A Florida killing is forcing the state and its residents to re-examine its policies on ‘stand your ground’ and the use of firearms in self-defense.
Six years after the death of Trayvon Martin, another tragic, controversial series of shots is challenging statutes. Last week, footage from a Clearwater, FL, convenience store captured video of an altercation between two men.
Markeis McGlockton, a black father of three, confronted and pushed Michael Drejka to the ground.
Drejka, who’s white, had approached McGlockton’s girlfriend. The woman had parked in a handicap spot without a permit. Drejka began berating her; when McGlockton returned to the car from inside the convenience store, he found a strange man shouting at his loved ones. He pushed Drejka down.
From the pavement, Drejka unholstered a handgun and started shooting. McGlockton died shortly afterward.
McGlockton’s family has expressed outrage over the state’s decision not to press charges against Drejka.
“We are here to demand justice for the cold-blooded murder of Markeis McGlockton by the self-appointed, wannabe cop Michael Drejka,” said the family’s attorney, Benjamin Crump. “This follows a long line of these alleged stand-your-ground murders in the state of Florida.”
Under Florida’s stand-your-ground statutes, individuals who feel physically endangered by another person can respond to a direct threat with lethal force. The law doesn’t require forewarning.
Pinellas County Sheriff Bob Gualtieri justified his decision not to press charges with stand-your-ground.
George Zimmerman’s former defense attorney, Mark O’Mara, said fear of litigation might have underpinned Gualtieri’s decision.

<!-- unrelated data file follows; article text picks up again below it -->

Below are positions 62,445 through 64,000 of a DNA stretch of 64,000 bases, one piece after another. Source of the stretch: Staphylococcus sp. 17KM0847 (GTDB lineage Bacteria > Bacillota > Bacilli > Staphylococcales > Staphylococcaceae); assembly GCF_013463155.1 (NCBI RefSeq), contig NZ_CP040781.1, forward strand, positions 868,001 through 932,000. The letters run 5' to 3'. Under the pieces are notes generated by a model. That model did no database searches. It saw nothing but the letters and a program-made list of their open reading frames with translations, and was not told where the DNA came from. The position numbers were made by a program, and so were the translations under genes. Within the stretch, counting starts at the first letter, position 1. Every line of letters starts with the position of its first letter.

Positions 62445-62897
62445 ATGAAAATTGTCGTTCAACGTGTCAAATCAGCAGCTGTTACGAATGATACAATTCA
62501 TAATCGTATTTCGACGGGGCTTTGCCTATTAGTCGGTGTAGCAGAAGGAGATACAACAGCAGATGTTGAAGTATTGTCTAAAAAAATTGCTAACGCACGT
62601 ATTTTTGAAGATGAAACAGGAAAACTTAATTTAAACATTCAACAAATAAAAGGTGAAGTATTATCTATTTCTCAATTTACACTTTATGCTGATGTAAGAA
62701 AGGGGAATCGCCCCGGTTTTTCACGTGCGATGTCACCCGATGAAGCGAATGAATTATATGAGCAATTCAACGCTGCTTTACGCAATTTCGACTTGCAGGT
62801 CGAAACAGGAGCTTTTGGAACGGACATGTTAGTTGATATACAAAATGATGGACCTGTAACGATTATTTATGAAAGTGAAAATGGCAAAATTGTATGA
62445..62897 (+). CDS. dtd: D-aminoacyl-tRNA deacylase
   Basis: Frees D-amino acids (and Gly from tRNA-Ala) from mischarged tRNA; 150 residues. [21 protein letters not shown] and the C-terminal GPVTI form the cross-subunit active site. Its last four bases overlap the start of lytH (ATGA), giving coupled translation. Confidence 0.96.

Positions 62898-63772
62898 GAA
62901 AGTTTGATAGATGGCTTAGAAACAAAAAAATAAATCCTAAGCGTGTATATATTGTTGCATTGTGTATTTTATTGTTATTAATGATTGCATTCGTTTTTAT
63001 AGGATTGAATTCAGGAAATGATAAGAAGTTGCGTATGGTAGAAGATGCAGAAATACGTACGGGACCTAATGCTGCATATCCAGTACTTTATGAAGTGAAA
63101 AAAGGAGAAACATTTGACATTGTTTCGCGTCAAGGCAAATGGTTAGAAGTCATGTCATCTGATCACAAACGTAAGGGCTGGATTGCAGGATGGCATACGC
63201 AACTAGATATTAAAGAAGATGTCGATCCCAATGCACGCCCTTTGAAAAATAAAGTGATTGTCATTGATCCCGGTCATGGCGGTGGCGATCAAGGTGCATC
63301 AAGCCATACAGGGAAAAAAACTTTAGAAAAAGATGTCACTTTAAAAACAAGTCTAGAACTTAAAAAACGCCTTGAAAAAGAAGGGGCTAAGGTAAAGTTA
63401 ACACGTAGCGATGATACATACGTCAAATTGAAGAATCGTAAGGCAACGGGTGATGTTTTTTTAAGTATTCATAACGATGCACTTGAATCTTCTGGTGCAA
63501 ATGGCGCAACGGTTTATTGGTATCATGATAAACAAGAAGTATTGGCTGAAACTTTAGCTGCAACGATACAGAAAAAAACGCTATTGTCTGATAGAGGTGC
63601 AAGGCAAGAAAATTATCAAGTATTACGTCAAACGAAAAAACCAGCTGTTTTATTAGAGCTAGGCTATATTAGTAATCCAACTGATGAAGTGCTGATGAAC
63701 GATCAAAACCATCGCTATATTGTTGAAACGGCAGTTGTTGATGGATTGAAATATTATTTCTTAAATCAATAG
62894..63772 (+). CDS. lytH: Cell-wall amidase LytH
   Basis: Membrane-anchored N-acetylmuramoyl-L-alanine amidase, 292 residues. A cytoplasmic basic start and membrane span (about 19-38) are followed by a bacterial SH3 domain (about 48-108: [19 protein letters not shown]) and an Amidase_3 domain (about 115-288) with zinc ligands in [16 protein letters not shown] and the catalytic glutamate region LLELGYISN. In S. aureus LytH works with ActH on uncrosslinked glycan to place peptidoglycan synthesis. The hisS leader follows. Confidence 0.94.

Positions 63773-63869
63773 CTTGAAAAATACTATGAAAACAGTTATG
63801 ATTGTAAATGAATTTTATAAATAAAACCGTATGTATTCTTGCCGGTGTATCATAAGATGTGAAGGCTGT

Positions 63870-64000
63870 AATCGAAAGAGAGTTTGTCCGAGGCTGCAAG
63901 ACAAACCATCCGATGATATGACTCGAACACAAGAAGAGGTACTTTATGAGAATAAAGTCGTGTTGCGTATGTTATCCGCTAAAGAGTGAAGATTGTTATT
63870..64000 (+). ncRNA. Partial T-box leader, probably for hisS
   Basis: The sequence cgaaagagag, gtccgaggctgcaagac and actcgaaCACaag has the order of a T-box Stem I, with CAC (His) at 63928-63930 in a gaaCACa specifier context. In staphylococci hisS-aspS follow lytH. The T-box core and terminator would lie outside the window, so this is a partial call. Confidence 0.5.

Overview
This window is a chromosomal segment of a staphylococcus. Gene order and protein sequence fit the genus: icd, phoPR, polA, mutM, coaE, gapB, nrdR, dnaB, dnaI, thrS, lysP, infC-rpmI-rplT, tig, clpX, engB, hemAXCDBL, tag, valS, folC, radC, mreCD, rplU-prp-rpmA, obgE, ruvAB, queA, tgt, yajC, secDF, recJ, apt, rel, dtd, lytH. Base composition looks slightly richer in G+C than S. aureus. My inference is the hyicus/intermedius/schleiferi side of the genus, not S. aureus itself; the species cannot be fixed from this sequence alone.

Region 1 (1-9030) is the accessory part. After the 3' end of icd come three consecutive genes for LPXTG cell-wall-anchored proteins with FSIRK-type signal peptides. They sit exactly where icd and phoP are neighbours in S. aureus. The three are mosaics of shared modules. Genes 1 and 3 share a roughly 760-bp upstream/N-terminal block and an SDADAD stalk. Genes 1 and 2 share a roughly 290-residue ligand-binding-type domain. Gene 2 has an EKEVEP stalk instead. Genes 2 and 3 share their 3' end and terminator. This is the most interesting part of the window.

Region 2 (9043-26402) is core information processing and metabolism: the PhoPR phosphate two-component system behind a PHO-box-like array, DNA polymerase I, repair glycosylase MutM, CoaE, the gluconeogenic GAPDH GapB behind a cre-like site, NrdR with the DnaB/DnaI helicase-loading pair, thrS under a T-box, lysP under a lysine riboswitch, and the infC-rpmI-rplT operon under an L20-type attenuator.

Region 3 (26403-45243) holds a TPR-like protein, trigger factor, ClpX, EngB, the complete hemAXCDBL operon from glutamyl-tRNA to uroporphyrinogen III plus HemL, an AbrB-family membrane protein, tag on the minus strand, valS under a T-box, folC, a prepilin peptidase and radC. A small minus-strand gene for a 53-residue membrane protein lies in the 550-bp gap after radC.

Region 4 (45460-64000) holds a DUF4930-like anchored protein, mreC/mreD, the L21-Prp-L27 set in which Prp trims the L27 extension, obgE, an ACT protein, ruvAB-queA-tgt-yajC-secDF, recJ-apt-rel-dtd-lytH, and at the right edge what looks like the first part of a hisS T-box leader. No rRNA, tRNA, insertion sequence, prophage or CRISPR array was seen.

“Look, the reason the sheriff didn’t make an arrest is that he could potentially be sued,” O’Mara said.
O’Mara said he understands the law and its purpose—as a defense attorney, he’s used it to protect clients like Zimmerman from conviction.
“The problem I have is that people misinterpret the statute and are emboldened to use a gun,” he said. “Look at this case. Pointing the gun? Absolutely. Shooting a warning shot? Fine. But shooting him?”
While many states have their own takes on ‘stand-your-ground,’ Florida’s statute says that people have no “duty to retreat” if they fear death or serious bodily harm. Individuals who invoke the law in self-defense are immune to prosecution and civil liability.
O’Mara said he believes Zimmerman’s case was different—he was on the ground and had nowhere to run.
While O’Mara’s take on events are open to interpretation, he nonetheless said he was less than certain about stand-your-ground’s applicability in McGlockton’s death.
Drejke told officers that “after being slammed to the ground, he felt was going to be further attacked.’ Reports of the parking lot altercation indicate that McGlockton backed away as soon as Drejke unholstered his handgun.
Surprisingly, O’Mara’s comments to USA Today suggest he felt the outcome would have been different if the races of Drejke and McGlockton were reversed. He said there are lessons to be learned—both from parking in handicapped spots without a disability to leaving law enforcement to actual officers.
“Will we learn anything from all of these lessons presented by this one bullet? If history is a teacher, the answer is no,” he said. “But maybe someday some bullet will actually strike us in a place where will not only shed a tear, but stop, change direction and listen more to the laws of God.”